Crowcon’s Gasman Diving H2S personal gas detector is protecting divers in the North Sea by monitoring hydrogen sulphide (H2S) gas in diving bells.
The diving industry has long been aware of the danger of H2S on subsea worksites and the danger of it getting into the diving bell. The severity of the problem varies worldwide and is particularly bad in waters which have effectively been used as ‘chemical dumps’.
When approached by a major North Sea oil producer, concerned about divers working on sites with elevated H2¬S levels, Unimed Scientific Limited (USL) considered Crowcon’s Gasman portable gas detector as a possible solution. USL is a leading provider of scientific back-up and guidance to the North Sea diving industry. The company is also a leading auditor of dive systems.
Dr. Valerie Flook, together with Crowcon, put the Gasman Diving through a range of tests to prove its suitability for use in diving bells. Initial tests subjected the device to high pressures of up to 20 bar, while exposing it to known concentrations of H2S to test its accuracy. USL also evaluated the hysteresis (the response to a rising signal differs from that to a falling signal) of the response at these gas levels and pressures. In addition, tests were carried out to ensure there was no risk of the detector being damaged by rapid pressure changes.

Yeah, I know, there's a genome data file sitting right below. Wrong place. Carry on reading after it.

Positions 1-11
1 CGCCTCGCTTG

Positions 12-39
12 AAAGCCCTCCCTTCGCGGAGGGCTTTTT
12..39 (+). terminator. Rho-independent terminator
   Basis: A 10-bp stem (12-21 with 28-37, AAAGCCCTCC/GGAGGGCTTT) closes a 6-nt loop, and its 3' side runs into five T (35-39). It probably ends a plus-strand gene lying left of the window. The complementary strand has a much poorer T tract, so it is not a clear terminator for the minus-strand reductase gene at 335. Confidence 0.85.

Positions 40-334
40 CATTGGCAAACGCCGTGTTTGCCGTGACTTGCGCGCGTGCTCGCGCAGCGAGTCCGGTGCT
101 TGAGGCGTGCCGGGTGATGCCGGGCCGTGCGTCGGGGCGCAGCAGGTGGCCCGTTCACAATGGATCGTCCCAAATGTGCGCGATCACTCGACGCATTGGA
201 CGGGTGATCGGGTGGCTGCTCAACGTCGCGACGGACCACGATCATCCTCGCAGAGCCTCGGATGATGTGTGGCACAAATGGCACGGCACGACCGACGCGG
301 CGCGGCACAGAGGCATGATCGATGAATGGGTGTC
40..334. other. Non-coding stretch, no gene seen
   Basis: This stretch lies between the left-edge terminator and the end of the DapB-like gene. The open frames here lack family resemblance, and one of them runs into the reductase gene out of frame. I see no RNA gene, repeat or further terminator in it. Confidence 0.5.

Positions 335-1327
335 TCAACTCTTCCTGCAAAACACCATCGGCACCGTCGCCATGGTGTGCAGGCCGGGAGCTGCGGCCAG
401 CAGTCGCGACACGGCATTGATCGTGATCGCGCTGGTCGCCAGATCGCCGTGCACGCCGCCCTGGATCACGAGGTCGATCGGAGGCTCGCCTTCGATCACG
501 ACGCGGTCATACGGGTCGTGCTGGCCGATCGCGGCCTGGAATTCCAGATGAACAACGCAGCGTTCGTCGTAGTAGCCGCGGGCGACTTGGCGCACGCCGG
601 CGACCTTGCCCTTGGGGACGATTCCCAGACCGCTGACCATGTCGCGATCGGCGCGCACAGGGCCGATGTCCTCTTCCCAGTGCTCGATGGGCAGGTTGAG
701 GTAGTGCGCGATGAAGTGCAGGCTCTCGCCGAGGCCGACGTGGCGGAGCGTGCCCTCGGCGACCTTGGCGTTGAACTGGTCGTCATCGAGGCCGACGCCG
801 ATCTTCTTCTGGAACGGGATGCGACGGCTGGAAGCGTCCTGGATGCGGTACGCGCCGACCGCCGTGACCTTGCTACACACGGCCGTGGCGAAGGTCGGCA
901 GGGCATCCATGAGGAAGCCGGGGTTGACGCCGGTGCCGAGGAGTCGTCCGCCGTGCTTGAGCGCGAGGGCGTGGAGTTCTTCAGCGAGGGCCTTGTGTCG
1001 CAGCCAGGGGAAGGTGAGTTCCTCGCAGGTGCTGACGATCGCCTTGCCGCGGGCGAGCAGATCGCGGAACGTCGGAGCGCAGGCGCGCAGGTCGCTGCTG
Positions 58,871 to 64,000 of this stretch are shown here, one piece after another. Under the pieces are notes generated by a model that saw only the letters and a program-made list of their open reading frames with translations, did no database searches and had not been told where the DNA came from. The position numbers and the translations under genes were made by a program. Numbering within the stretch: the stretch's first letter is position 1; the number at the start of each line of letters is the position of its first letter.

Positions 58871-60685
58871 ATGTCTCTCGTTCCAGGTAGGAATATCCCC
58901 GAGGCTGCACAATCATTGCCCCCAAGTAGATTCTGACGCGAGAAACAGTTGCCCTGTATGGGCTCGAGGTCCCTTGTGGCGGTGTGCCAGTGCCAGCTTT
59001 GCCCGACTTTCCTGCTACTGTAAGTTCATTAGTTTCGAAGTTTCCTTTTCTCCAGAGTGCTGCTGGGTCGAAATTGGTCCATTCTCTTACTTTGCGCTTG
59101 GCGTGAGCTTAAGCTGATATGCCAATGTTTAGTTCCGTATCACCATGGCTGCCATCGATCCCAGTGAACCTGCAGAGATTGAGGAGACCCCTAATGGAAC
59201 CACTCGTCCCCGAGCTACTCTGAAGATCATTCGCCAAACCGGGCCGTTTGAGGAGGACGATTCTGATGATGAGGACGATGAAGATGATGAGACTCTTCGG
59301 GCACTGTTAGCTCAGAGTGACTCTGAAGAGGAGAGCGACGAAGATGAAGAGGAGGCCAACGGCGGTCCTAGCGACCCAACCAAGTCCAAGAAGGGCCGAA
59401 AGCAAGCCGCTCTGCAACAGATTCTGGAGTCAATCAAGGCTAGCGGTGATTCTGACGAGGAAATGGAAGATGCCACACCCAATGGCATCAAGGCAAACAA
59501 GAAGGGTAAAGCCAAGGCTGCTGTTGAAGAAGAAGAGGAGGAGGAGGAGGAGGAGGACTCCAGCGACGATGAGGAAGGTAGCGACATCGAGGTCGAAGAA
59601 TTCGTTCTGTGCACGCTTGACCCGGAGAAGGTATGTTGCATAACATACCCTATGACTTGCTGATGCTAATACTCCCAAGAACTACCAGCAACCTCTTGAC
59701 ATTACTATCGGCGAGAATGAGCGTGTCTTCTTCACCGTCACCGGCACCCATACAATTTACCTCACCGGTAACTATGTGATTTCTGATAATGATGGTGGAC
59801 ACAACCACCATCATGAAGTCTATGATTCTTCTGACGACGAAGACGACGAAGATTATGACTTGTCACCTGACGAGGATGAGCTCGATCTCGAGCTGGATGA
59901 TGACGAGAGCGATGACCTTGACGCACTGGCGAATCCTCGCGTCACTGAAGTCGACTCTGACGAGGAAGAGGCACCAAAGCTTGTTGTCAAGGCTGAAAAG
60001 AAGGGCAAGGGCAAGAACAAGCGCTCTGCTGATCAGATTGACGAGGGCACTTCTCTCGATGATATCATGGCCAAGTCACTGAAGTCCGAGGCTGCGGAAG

Following this testing, a few minor changes were made to ensure the Gasman Diving was fully fit for purpose. These included a small hole being placed in the back of the instrument to allow for rapid equilibration of pressure changes, with the addition of a small Gore-Tex membrane to protect the internal components of the detector from water ingress.
The Gasman Diving is now in use with several of the leading diving companies in the North Sea and is available worldwide.
It is a reliable and robust detector that provides accurate gas readings, even under high pressures, which can be easily downloaded and stored. Its small size and easy to read display makes it especially suitable for the confined spaces of the diving bells. Initial feedback from divers has also been positive.